Adventure Gamers Awards
Never trust outward looks. Or first impressions. Do not trust second impressions either, for that matter. Things can be deceiving, and not always by chance. So when you see a game called The Secrets of Da Vinci: The Forbidden Manuscript, do not assume that it is adapted from Dan Brown's bestselling novel – it isn't. Do not assume that it's nothing more than a rip-off, trying to ride the franchise's popularity at the time of the movie's release – it isn't either. And do not think that because the title refers to a "forbidden manuscript", the game involves dark and forbidden secrets – it doesn't. Oh, wait a minute; does this mean the second impression might not have been completely unfounded after all? Indeed not, but only as far as the title is concerned. Is your head spinning already? Good! You're getting in the right frame of mind for the intrigue the game offers.
The year is 1522, three years after Leonardo da Vinci, arguably the greatest mind of the western world, died in France. The story begins as a young Italian artist named Valdo arrives at Cloux manor, the master's final residence, next to the city of Amboise where king François I holds his court. Valdo has been hired to discover a mysterious codex that Leonardo is rumoured to have hidden on the estate before his death. Dissimulations abound: Valdo has been told to keep his mission secret, claiming instead to have come to study Leonardo's machines and to look for one of his old sketches, while his employer only contacts him through letters which he never signs. The manor's current inhabitant, Marie de la Bourdaisière, known as Babou to her friends, is too beautiful and clever to be completely trustworthy, and even the estate's caretaker probably knows more than he is letting on. But the master dissimulator is definitely Leonardo himself, who has carefully hidden the clues leading to the manuscript.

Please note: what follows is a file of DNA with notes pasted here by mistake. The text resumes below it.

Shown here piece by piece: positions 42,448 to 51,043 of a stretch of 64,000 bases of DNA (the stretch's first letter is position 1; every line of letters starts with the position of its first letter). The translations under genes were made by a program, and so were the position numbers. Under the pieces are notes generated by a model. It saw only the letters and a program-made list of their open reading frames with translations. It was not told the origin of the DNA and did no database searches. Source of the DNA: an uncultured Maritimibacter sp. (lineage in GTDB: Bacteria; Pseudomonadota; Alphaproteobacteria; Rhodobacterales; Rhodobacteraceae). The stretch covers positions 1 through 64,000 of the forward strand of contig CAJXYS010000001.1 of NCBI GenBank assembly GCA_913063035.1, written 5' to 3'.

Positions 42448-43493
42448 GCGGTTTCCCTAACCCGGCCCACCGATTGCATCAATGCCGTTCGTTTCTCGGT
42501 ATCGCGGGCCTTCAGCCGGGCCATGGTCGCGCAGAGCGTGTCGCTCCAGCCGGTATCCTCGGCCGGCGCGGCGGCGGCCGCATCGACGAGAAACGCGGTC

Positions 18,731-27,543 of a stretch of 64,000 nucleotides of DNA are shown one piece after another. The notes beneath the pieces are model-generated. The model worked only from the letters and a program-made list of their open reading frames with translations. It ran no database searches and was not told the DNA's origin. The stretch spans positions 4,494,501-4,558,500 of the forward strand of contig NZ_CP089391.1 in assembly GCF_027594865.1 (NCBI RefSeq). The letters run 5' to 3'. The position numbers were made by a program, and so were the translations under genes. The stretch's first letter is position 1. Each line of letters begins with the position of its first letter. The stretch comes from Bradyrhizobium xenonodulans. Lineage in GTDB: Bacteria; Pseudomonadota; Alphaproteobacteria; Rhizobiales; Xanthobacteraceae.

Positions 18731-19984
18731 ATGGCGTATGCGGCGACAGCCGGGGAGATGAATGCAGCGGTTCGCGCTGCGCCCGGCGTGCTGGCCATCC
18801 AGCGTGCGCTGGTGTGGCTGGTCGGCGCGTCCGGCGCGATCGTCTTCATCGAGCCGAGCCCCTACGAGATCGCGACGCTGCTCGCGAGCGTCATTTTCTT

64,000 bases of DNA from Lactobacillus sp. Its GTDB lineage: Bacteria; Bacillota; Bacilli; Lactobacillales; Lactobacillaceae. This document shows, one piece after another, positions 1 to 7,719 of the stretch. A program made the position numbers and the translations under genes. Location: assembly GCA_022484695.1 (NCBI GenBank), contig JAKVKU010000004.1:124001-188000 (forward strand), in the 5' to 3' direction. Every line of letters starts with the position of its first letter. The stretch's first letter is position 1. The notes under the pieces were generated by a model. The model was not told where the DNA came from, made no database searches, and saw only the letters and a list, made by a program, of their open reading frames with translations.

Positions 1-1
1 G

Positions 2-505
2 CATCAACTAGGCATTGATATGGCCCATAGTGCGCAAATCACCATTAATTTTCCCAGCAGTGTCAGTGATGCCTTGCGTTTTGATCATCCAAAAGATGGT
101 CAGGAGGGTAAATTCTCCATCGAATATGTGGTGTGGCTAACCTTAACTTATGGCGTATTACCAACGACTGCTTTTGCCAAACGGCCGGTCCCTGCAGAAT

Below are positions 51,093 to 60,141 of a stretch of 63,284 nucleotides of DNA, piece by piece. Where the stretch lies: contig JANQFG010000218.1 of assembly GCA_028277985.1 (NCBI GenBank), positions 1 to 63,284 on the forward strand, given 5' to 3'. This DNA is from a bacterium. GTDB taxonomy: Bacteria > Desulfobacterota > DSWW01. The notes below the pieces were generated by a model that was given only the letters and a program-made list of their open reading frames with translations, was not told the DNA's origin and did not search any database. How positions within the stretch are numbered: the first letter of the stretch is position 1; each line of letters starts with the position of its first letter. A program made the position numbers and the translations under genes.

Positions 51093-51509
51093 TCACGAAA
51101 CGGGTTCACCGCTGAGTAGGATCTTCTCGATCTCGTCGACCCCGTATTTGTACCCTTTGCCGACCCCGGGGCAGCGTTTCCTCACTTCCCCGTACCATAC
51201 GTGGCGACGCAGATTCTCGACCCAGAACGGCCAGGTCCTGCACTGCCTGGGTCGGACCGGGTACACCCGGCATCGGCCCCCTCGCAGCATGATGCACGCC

The Secrets of Da Vinci was co-designed by Kheops Studio and Totm Studio, who collaborated previously on ECHO: Secrets of the Lost Cavern, and the Kheops touch is clear from the first. Trying out a new Kheops game is pretty much like doing a physical, going over the same important things with the same general characteristics -- ("The point and click interface? Still functional! And the obligatory gunpowder-making sequence? Hasn't aged one bit!") -- with one notable difference: things keep improving over time. Another frequent Kheops collaborator, Mzone, the graphics studio that takes delight in disproving reviewers who proclaim first-person node-based games too antiquated, delivers a superb rendition of the manor and its park. The museum now in charge of the estate was actually involved in the design of the game, to ensure historically accurate depictions. Fully animated cinematics are well done but unfortunately rather scarce, often replaced by drawings. The music tries to capture the mood of the time, and is eminently hummable; a sometimes faulty implementation, however, makes cues unpleasantly overlap from time to time.